New Copyright Laws Create Small Claims Court, Regulate Streaming

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The 5,500-page COVID-19 stimulus relief and government-funding bill signed into law in December included several copyright provisions that had nothing to do with the pandemic.

Small Claims

The Copyright Alternative in Small-Claims Enforcement Act (“CASE Act”) created a Copyright Claims Board (CCB) – a sort of “small claims court” for relatively small copyright disputes.

The CCB can consider the following types of issues:

  • Copyright infringement
  • Declarations of non-infringement of copyright
  • Claims for failure to remove or disable access to allegedly infringing content under the Digital Millennium Copyright Act (DMCA)
  • Misrepresentation in connection with a DMCA claim
  • Counterclaims in connection with the above
  • Defenses to copyright infringement claims, such as first sale and fair use

The CCB can award up to $15,000 in statuary damages per copyrighted work, no more than $30,000 in total actual or statutory damages, and no more than $5,000 in attorney’s fees in cases of bad faith, unless a party can show unusual circumstances.

Regular copyright cases in federal courts do not have these limits.

Filing fees to bring matters before the CCB will be cheaper than for filing federal cases, discovery is limited, and the federal rules of evidence won’t apply. This may make the new small claims court popular, and deter relatively minor acts of infringement, but could also lead to abuses by “copyright trolls.”

The CCB will start operating by December 27, 2021 unless the Copyright Office seeks a delay.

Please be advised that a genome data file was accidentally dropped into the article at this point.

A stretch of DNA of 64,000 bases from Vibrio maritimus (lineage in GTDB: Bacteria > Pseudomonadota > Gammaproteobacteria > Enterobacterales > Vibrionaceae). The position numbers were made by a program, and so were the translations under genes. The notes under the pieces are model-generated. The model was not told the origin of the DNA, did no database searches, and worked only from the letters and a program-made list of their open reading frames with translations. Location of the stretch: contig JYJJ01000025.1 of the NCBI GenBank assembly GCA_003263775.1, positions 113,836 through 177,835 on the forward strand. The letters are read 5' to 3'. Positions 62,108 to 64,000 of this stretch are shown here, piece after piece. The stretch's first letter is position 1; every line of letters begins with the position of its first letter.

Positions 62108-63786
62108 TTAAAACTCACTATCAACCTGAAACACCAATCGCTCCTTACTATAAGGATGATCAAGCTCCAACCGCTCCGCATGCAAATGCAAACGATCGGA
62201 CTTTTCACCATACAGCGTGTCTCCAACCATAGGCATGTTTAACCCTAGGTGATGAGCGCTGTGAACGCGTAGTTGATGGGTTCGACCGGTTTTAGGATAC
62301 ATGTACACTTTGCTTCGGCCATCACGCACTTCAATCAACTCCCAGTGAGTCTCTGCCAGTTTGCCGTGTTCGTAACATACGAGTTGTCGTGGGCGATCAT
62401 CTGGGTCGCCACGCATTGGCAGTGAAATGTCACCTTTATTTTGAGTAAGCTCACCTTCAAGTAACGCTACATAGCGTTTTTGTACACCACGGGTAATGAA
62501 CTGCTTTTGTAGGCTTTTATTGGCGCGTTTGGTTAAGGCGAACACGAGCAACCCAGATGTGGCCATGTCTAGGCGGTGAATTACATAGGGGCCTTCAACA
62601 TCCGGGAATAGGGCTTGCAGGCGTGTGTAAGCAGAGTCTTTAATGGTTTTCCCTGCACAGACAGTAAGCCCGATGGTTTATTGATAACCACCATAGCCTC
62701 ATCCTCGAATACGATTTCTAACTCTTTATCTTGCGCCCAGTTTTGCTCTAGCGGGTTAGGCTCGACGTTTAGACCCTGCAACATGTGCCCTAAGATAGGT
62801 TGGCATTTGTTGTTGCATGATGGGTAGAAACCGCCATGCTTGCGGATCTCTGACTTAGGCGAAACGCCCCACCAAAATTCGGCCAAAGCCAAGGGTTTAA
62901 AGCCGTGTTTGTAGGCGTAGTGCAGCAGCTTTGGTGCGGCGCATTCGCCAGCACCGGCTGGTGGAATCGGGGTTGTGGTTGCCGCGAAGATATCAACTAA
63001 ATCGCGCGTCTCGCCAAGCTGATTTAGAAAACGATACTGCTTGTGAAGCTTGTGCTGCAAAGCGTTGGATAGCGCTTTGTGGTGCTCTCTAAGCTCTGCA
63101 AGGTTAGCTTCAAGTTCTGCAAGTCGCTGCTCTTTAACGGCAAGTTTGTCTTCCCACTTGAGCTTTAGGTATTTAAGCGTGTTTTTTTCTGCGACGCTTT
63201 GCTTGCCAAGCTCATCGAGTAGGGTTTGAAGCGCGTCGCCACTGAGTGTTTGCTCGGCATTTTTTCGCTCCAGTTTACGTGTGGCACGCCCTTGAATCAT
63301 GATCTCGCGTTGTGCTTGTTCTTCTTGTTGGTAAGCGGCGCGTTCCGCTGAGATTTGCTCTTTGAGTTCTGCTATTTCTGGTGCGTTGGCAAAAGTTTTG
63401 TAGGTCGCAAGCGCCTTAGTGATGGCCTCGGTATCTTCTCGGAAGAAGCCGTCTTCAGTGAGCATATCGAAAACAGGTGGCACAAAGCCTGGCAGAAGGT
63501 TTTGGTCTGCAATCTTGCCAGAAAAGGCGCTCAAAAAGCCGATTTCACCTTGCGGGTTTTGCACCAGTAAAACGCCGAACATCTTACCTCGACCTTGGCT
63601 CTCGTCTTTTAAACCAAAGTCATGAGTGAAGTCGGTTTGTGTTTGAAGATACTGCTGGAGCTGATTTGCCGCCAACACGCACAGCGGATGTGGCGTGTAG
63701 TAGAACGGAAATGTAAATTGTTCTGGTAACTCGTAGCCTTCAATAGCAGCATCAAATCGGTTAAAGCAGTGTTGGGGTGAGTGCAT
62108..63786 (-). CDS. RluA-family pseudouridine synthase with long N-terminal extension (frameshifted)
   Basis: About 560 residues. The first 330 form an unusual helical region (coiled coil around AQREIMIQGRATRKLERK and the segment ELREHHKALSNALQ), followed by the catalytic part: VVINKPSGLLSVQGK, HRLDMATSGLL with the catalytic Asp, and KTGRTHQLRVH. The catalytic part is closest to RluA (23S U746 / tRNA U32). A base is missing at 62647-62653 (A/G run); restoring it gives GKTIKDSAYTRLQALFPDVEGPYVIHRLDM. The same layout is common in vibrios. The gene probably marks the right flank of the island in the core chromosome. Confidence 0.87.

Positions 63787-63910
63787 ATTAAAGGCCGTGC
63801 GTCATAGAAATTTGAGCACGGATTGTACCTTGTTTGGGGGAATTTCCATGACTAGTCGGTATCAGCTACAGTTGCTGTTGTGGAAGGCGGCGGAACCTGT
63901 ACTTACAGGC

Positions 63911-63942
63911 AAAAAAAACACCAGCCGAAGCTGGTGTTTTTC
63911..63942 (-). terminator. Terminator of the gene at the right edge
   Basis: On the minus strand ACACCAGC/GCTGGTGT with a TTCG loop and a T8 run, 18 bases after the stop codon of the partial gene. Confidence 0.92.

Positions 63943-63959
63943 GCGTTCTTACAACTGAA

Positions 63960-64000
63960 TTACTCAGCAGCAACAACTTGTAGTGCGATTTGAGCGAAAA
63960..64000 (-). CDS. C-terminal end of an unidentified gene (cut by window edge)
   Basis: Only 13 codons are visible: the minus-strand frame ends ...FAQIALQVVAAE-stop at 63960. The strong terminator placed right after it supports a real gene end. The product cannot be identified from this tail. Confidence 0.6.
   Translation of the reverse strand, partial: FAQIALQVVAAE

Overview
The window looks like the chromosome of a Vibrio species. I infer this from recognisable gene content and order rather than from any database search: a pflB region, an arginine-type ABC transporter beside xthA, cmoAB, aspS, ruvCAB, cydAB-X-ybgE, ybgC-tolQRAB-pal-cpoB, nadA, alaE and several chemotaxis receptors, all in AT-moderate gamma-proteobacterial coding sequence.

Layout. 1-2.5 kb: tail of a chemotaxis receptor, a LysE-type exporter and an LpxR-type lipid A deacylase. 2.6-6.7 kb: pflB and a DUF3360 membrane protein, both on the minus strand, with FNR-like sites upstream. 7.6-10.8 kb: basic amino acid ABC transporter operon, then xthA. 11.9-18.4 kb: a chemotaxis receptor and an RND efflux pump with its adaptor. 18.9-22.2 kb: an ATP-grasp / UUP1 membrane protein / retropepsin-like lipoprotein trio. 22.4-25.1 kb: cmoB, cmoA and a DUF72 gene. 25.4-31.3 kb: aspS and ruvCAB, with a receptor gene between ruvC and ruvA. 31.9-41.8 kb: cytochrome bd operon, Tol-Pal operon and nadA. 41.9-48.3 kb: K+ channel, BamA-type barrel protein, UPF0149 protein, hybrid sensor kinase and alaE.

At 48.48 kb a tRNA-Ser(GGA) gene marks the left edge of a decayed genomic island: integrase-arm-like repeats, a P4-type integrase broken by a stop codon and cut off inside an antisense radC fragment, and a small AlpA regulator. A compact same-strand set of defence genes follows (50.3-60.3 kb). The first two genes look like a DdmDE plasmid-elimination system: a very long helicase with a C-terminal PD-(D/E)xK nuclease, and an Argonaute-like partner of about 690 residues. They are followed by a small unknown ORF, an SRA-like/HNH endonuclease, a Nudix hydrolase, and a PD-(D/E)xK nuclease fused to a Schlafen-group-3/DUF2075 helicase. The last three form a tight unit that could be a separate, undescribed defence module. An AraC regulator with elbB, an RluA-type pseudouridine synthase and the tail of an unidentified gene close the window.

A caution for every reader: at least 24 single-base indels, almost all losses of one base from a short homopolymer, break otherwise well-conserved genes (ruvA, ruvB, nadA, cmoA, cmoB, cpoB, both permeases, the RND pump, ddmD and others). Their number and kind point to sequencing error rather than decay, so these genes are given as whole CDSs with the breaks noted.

The “Protecting Lawful Streaming Act” adds a new section 2319C to title 18 of the U.S. Code.
This addresses the “felony loophole” that copyright owners have been complaining about for almost ten years.

Infringing copyright by reproducing or distributing someone else’s content without a license is a felony, as well as grounds for a civil suit for copyright infringement. However, infringing the rights in public performances was previously treated as only a misdemeanor.

The new law, as CNN reports, targets "commercial, for-profit streaming piracy services" that make money from illegally streaming copyrighted material. It doesn’t target consumers of such services.

According to the bill’s sponsor, intellectual property piracy costs the US economy close to $30 billion per year. For example, two Las Vegas computer programmers earned more than $1 million from pirating shows from Netflix and Hulu and streaming them illegally.

Violators can be imprisoned up to ten years for multiple offenses.

Gale Anne Hurd, the noted producer of The Walking Dead, Aliens, and Terminator, noted in Deadline that

Piracy has been around forever, and I have been dealing with it, in one form or another, for my entire career – starting when bootleg VHS copies of my original Terminator film were being sold on street corners. But the amount of harm we suffered from bootlegs was peanuts compared to today’s internet-driven piracy. Multinational criminal enterprises now push monthly subscriptions to streaming services with names like Lazer IPTV and Pegasus, selling stolen content libraries that are as easy to use as Netflix – but vastly larger – and they include live channels from all over the world.

She also pointed out that consumers can be hurt by pirate streaming sites because one out of three such sites infects users with malware or other harmful code.

Categories: Copyright